On Friday June 16th, 2017, grades K-5 will be going to East Meadow in Central Park for Field Day. In the event of rain, we will reschedule Field Day for Friday June 23rd, 2017. We will depart school around 9:00 a.m. and return around 1:15 p.m. All grades will have 45 minutes of structured station activities, an hour picnic lunch, and play time with equipment provided by the P.S. 198 Physical Education program. No electric games, water guns, balloons or sporting equipment from home will be permitted. Please feel free to bring bubbles, cards or other games that can be played on a picnic blanket.
Please indicate below if you are available to chaperone for your child’s class. Chaperones should plan to arrive at school at 8:30 a.m. and will return to P.S. 198 with the class. Chaperones must escort the class to and from Central Park.
The school will provide a paper bag lunch for any student who requires lunch from the cafeteria. Teachers will need to order lunches in advance, so please indicate your lunch plans below. You may choose to send in a paper bag lunch from home – no glass bottles please. Remember to provide your child with enough water, sneakers, sunscreen, and a towel for sitting in the park.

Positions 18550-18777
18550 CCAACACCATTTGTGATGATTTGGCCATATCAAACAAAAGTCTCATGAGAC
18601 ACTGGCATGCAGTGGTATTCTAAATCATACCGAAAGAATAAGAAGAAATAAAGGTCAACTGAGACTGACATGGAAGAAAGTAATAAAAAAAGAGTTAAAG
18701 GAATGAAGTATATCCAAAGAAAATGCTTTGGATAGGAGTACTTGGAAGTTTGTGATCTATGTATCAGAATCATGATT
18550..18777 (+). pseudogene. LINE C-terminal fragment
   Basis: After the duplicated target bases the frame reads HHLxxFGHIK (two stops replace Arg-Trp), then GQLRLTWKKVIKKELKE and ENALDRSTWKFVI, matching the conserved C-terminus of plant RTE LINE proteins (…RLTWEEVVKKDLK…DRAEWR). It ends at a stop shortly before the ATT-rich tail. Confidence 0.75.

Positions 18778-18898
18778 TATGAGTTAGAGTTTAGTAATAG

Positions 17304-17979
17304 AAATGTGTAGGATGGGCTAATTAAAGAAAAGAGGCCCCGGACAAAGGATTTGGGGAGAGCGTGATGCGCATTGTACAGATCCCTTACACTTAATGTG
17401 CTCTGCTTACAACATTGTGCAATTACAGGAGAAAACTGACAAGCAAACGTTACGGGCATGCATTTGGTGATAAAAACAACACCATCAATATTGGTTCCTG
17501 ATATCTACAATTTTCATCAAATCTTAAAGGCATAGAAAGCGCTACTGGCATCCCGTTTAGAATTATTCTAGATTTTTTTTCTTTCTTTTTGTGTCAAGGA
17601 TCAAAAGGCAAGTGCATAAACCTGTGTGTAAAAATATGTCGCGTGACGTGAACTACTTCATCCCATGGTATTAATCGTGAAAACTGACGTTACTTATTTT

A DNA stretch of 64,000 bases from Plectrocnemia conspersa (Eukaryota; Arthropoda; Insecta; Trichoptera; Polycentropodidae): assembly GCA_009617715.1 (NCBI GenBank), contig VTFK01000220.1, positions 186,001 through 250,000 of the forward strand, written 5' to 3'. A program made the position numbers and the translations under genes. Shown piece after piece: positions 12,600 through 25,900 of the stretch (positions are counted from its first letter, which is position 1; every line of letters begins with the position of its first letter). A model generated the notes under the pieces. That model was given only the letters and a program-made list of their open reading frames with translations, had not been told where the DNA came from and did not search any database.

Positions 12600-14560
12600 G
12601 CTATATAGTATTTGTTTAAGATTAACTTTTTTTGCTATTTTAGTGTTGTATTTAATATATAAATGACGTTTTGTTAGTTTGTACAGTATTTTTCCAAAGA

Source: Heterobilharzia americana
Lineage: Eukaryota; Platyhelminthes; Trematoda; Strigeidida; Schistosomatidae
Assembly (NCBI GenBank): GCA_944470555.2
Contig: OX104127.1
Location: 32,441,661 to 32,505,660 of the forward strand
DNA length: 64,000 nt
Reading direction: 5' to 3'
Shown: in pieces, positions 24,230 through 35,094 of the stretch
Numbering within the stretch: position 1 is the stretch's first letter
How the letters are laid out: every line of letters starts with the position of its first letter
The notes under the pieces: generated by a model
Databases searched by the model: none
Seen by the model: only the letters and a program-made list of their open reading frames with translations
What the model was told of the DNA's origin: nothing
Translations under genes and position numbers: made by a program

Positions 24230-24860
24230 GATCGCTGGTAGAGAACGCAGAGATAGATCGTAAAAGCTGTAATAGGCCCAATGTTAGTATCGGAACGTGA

Each grade has been assigned a specific color t-shirt to wear for field day.
Please dress your child accordingly.
K-Orange 1st-Red 2nd-Yellow 3rd-Green 4th-Blue 5th-White
Physical Education Teacher
For the 2016-17 school year, parents and families should access their child’s NYC Fitnessgram results via the NYC Schools account. If families do not have a NYC Schools Account, they can create one at
School gardens are a growing presence in New York City, and for good reason. Research has shown that they are associated with a bounty of benefits for both students and teachers. A study in HortTechnology found that students with school garden programs in their science curriculum score significantly higher on science achievement tests than those taught by traditional classroom methods. In addition, teachers who work in school gardens had higher workplace morale and increased satisfaction with their jobs. Studies in Environmental Education Research and Journal of the American Dietetic Association show that children who are more familiar with growing their own food eat more fruits and vegetables and are more likely to continue healthy eating habits through adulthood. They are also more likely to accept people who are different from themselves.